My blood was boiling. I was trying with everything in me to stay calm and failing miserably. The volunteer leader I was meeting with was furious and making sure I knew about it. As her voice got louder and more intense, I matched her volume and tone. When she slammed my office door on her way out, I wanted to throw something after her to break into a million pieces in dramatic fashion, just like in the movies. (But I didn’t want to bust up my precious jar of Monday chocolate* on account of her.)
I was fired up.
I shared this story recently in response to a leader friend’s question about a difficult team member:
How do I know if I’m wasting my breath?
The volunteer in this story was a smart, successful woman. And we had worked well together over the years. And I couldn’t begin to understand why she would be reacting so violently to the matter at hand. I kept thinking that surely if I just explained the situation again, maybe a little louder, she would hear me and understand.
I was wasting my breath. (Along with a whole lot of emotional energy and precious time.) And so was she.
In his book, Necessary Endings, Dr. Henry Cloud describes strategies for dealing with people who are wise and foolish.** (He contributes these titles and the teachings that go along with them to the author of Proverbs, King Solomon.) A wise person accepts feedback and makes adjustments. By contrast, a foolish person rejects feedback or explains it away. With a wise person, talking helps. Talking about a problem with a fool, or at least someone who is acting foolish, does not help at all.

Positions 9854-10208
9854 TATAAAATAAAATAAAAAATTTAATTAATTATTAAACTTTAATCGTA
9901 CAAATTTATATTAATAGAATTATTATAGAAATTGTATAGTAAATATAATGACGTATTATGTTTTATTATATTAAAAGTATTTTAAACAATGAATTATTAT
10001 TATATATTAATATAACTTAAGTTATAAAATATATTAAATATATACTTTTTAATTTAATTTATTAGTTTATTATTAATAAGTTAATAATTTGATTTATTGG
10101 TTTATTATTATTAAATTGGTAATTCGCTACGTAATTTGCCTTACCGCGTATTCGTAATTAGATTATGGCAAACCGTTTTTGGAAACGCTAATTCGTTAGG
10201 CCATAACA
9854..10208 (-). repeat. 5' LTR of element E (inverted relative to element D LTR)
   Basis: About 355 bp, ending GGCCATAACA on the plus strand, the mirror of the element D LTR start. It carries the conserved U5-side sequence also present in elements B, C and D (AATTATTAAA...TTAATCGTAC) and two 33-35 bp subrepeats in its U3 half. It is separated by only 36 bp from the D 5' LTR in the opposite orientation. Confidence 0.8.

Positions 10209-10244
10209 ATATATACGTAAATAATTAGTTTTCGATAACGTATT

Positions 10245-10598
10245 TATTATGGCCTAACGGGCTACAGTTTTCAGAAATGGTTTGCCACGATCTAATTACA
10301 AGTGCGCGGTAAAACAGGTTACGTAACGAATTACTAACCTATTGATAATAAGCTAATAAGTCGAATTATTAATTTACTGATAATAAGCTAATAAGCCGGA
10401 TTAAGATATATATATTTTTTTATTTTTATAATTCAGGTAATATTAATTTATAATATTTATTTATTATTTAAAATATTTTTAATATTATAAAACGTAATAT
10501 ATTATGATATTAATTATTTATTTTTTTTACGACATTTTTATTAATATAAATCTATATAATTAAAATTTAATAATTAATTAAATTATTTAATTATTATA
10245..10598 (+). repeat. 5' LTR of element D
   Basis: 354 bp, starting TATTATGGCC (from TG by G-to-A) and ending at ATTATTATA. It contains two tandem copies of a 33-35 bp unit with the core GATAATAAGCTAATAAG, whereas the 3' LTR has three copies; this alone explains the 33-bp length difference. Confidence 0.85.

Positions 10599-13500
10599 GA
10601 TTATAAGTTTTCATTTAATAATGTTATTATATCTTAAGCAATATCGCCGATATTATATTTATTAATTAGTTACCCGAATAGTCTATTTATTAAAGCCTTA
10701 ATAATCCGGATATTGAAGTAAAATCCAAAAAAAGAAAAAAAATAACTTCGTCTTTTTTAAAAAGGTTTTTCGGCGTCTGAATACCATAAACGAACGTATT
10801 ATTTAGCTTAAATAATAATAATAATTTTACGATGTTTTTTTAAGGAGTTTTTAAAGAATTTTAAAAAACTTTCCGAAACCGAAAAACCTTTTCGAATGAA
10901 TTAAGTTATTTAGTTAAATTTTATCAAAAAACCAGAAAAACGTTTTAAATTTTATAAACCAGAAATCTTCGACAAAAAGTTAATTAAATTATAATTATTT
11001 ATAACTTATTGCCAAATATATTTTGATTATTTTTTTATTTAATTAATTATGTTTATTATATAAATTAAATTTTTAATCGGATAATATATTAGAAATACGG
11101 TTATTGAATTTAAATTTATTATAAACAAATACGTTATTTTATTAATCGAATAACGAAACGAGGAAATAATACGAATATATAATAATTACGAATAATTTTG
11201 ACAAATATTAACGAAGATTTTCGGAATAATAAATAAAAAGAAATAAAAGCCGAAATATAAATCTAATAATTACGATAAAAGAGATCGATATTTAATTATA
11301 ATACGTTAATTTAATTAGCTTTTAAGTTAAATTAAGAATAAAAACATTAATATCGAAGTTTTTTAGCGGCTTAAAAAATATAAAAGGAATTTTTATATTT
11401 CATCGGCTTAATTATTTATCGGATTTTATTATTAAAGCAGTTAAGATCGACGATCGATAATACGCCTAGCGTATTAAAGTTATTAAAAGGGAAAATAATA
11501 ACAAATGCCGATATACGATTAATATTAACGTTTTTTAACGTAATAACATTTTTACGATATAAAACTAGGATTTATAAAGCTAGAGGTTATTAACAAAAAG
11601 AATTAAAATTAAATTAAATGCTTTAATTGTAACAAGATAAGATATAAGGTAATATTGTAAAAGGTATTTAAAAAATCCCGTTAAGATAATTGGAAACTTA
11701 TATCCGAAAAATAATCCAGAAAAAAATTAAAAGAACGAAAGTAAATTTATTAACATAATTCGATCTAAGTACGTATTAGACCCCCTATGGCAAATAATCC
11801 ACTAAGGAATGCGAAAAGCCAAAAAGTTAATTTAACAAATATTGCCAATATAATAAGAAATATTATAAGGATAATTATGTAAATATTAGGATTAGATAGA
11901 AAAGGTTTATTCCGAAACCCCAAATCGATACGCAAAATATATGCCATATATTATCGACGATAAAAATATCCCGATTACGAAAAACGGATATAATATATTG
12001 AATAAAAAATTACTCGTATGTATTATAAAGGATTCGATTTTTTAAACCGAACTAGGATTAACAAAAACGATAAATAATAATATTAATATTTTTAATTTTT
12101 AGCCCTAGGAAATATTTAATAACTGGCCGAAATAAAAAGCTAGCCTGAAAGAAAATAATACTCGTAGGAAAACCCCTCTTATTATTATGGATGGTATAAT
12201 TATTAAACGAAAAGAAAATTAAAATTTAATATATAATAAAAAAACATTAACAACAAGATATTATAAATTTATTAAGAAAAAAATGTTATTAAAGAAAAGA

In the situation shared above, we were both playing the fool. Ordinarily wise and mature women, we were both acting foolishly. We had allowed identity issues and fear and pride and exhaustion to override every ounce of wisdom and self control. (Sin after sin after sin – did you notice?) We both didn’t want to accept responsibility for the pieces we owned and we wanted everyone else to change; accept us, of course.
When offering difficult feedback or discussing a serious problem, consider how the other person is responding. Are they open to hearing hard truths expressed with grace and love? Are they really listening with the hope of understanding and making adjustments? Or are they just dismissing the issue? What kind of person are you dealing with: wise or foolish? As Dr. Cloud says, “the strategy with a foolish person is to stop talking and move to two important interventions: limits and consequences.”
Leadership communication is not always easy. Discerning your audience is necessary for intentional communication to occur. And for you to save your breath.
With whom do you need to stop wasting your breath? How can you change the conversation today?
*”Monday chocolate”: working for so many years with women, I made it a rule that we would always have chocolate as part of our meetings and ministry functions. But there was a special stash of the good stuff, little truffles from heaven, that we referred to as the “Monday chocolate”. It was reserved for particularly stressful situations (like long Mondays filled with meetings) or times of celebration (like finishing long Mondays filled with meetings).
**Leadership author and speaker Michael Hyatt has an excellent podcast on this topic: Episode #066 The Difference Between the Wise and the Foolish (and why it matters to you).